William Castle always insisted that an alternate ending to Mr. Sardonicus, one in which Baron Sardonicus has a happy ending, was filmed. Despite this, it seems unlikely that any other ending than the one in which the baron gets his just desserts ever existed. At the very least none have materialised. Of course, whether an alternate ending to Mr. Sardonicus was filmed is perhaps a moot point. No audience ever voted that Sardonicus should be shown mercy.

William Castle's next film, Zotz!, would be a sharp departure from his previous productions. Zotz! was a fantasy comedy based on the novel of the same name by  Walter Karig. The film centred on a magic coin. Because of this, William Castle had thousands of plastic replica of the Zotz! coin manufactured and distributed to theatres, to be given out both before and during the movie's run. Billboards were also erected in the weeks prior to the film's debut, with only the word "Zotz!" emblazoned on them.

William Castle's next film, 13 Frightened Girls (1963), would lack any real gimmick.  The promotion of the film made a great deal out of William Castle's search for actresses to play the thirteen girls of the title. William Castle's next film, the 1963 remake of The Old Dark House (1932), also featured no gimmicks. Sadly, the era of William Castle's gimmicks, which perhaps reached their peak with House on Haunted Hill, The Tingler, and Homicidal, was coming to an end. Sadly, both films would not perform as well as William Castle's previous films, leading some critics to believe that he could not have a hit without a gimmick.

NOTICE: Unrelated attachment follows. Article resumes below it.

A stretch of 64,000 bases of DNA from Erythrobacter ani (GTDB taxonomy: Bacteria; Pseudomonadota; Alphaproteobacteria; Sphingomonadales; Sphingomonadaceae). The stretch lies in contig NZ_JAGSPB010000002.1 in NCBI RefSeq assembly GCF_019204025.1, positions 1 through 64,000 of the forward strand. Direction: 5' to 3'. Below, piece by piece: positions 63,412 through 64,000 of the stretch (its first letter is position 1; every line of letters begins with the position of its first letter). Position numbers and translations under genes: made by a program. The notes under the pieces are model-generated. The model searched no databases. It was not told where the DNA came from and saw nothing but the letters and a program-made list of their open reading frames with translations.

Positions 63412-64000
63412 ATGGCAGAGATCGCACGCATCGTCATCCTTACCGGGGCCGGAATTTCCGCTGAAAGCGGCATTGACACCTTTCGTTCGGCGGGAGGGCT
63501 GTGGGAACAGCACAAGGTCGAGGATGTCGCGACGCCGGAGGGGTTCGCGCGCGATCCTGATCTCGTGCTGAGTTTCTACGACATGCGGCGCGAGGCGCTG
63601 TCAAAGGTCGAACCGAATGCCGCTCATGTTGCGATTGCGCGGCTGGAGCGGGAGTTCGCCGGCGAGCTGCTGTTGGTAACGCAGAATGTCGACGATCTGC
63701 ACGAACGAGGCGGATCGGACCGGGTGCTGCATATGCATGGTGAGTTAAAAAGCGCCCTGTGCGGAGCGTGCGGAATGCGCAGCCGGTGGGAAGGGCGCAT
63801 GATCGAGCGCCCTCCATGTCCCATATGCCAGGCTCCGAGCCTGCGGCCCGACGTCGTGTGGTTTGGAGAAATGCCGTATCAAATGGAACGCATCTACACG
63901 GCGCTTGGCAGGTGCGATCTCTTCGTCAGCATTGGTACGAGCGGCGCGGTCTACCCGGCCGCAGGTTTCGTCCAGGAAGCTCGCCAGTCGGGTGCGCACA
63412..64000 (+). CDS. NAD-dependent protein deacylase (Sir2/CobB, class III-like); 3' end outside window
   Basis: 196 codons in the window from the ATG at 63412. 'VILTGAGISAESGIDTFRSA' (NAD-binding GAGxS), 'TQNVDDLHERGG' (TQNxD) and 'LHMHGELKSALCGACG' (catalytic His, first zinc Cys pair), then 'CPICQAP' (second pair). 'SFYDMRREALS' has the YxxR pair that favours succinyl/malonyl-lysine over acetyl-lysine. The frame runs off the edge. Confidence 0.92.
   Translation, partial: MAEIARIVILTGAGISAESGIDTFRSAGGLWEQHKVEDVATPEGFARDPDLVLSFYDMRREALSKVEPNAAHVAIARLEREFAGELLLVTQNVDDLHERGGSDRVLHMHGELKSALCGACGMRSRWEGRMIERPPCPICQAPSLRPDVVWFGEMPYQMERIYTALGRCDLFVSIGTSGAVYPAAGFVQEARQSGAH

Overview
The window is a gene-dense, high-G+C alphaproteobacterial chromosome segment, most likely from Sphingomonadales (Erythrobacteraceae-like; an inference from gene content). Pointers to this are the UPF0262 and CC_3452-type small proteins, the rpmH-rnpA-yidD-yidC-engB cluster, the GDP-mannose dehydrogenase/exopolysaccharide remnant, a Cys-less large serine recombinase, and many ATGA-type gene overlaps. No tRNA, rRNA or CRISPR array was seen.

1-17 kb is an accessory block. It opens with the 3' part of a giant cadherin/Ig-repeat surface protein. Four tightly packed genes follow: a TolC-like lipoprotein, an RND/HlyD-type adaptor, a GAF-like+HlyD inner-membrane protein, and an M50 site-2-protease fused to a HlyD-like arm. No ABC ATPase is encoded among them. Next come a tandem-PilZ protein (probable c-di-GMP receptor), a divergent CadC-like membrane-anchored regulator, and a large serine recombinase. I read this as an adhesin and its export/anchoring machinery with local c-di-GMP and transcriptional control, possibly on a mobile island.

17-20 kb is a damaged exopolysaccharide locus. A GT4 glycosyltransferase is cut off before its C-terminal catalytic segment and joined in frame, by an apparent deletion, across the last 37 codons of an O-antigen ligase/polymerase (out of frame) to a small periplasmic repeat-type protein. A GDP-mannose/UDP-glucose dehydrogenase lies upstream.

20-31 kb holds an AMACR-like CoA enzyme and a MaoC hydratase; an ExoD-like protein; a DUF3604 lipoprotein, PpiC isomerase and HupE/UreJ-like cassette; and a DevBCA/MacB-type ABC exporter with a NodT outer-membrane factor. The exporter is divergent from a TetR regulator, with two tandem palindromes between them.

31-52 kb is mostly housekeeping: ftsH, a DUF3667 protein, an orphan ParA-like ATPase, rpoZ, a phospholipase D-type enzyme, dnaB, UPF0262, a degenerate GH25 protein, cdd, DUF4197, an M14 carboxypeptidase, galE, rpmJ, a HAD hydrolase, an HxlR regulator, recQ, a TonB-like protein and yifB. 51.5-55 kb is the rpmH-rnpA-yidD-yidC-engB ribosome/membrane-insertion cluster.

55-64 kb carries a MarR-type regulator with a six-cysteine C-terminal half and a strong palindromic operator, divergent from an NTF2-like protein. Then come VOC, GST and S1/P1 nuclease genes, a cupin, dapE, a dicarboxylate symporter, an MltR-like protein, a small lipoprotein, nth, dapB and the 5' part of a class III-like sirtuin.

Fortunately, William Castle's next film would be a bit more successful. For Strait-Jacket (1964) Mr. Castle was able to cast a screen legend in the film, none other than Joan Crawford. Initially William Castle had wanted Grayson Hal in the lead role in the film, but she wanted to return to the theatre instead. Joan Blondell was then cast in the lead role, but in the end she was prevented from taking the part (stories vary as to why). In the end the role went to Joan Crawford. Because William Castle thought the script was particularly strong Strait-Jacket was intended to have no gimmicks. This having been said, cardboard axes were reportedly given to audience members at certain theatres.

William Castle's next film, The Night Walker (1964), also starred two big name stars: Robert Taylor and Barbara Stanwyck (in her last role for the big screen). It also lacked any sort of gimmick. It would be I Saw What You Did (1965) that would feature William Castle's last big gimmick. I Saw What You Did dealt with teeangers making prank calls (which naturally goes wrong), so William Castle had intended to promote the film with a special phone number that people could call. Unfortunately, the phone company blamed I Saw What You Did for an increase in prank calls leading up to the film's release, so the phone company quickly turned on William Castle. Mr. Castle then came up with another gimmick for the film. Seats in rows of select theatres were outfitted with seatbelts, which would prevent viewers from being "scared out of their seats." The film also featured Joan Crawford. Although top billed, she actually only appeared in the film briefly.